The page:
Io no longer threatened or endangered species

  • An io, or Hawaiian hawk, flies in Kailua-Kona. (Donna R. Goodale/Community Contributor/Special to West Hawaii Today)

The io, or Hawaiian hawk, will soon be removed from the list of threatened and endangered species following publication of a final rule by the U.S. Fish and Wildlife Service.

The delisting is based on studies showing range-wide population estimates have been stable for more than 30 years, according to the service. The io is nesting and foraging successfully in both native and altered habitats and has use of large areas of managed habitat. Based on the Service’s analysis, the io is no longer at risk of extinction, now or in the foreseeable future.

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The final rule was published in Thursday’s edition of the Federal Register. It becomes effective 30 days after publication.

The io is the only hawk that nests and resides in Hawaii. When listed as endangered in 1967, the io was presumed to occupy only undisturbed, native habitat and its population was thought to be in the low hundreds. It is now known to occur in various habitat types, including native and nonnative forests, pastures and agricultural lands, according to FWS.

Further, improved monitoring, partner-led landscape-level conservation efforts and the species’ demonstrated resilience now indicate it no longer meets the definition of threatened or endangered.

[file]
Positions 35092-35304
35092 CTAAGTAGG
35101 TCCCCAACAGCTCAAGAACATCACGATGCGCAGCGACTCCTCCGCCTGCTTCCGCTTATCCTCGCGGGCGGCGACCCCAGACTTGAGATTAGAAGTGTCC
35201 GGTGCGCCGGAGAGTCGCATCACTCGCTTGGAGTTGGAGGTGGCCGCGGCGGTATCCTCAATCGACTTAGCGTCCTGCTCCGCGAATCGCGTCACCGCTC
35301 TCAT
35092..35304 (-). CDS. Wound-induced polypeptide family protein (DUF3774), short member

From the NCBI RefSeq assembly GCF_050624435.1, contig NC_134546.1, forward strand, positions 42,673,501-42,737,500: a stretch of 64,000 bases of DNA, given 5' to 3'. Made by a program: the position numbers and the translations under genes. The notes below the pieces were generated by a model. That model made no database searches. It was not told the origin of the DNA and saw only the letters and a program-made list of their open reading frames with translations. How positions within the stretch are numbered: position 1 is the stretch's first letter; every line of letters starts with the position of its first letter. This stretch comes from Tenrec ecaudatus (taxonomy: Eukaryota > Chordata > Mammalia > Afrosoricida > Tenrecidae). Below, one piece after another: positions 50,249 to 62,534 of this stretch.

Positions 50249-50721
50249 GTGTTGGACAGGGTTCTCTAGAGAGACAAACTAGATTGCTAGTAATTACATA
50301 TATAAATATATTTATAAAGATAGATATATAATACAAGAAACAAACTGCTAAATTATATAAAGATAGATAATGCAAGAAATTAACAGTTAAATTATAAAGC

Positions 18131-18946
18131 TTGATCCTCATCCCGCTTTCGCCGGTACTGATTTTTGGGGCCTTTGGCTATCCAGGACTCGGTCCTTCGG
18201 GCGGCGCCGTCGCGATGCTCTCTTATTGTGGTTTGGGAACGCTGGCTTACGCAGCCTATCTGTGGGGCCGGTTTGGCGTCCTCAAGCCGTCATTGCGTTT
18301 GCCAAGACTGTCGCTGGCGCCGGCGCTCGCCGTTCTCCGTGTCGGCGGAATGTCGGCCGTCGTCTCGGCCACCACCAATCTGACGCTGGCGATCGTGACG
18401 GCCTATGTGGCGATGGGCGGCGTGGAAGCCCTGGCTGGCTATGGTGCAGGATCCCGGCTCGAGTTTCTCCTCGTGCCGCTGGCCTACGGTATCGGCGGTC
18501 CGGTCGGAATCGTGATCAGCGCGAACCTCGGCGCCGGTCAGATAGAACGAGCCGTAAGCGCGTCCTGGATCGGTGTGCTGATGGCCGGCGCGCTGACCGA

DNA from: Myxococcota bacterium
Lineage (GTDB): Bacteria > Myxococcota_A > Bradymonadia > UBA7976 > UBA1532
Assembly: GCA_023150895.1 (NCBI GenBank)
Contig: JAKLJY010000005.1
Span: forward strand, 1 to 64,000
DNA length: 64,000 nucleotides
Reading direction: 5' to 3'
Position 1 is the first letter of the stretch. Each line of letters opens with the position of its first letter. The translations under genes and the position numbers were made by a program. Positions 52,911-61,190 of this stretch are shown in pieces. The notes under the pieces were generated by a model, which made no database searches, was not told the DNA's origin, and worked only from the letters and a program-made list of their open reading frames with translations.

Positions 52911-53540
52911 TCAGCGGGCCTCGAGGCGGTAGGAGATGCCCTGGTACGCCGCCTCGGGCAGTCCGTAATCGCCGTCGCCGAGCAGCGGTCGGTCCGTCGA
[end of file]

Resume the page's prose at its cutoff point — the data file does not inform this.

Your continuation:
The delisting is based on studies showing range-wide population estimates have been stable for more than 30 years, according to the service. The io is nesting and foraging successfully in both native and altered habitats and has use of large areas of managed habitat.

“Based on the service’s analysis, the io is no longer at risk of extinction, now or in the foreseeable future,” the U.S. Fish and Wildlife Service wrote in a Thursday press release.

The service published a proposed rule to delist io and post-delisting monitoring plan for public review and comment multiple times, most recently for 30 days on Oct. 30, 2018. The proposal was initiated in 2008 and more than 170 comments were received over the years.

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“It is gratifying to say this species, listed more than 50 years ago, has a population secure enough to remove it from the list of threatened and endangered species” said Robyn Thorson, U.S. Fish and Wildlife Service, Columbia Pacific Northwest &Pacific Island Regions regional director.

The delisting of the io will not affect the protection provided to the species by the Migratory Bird Treaty Act or Hawaii law.

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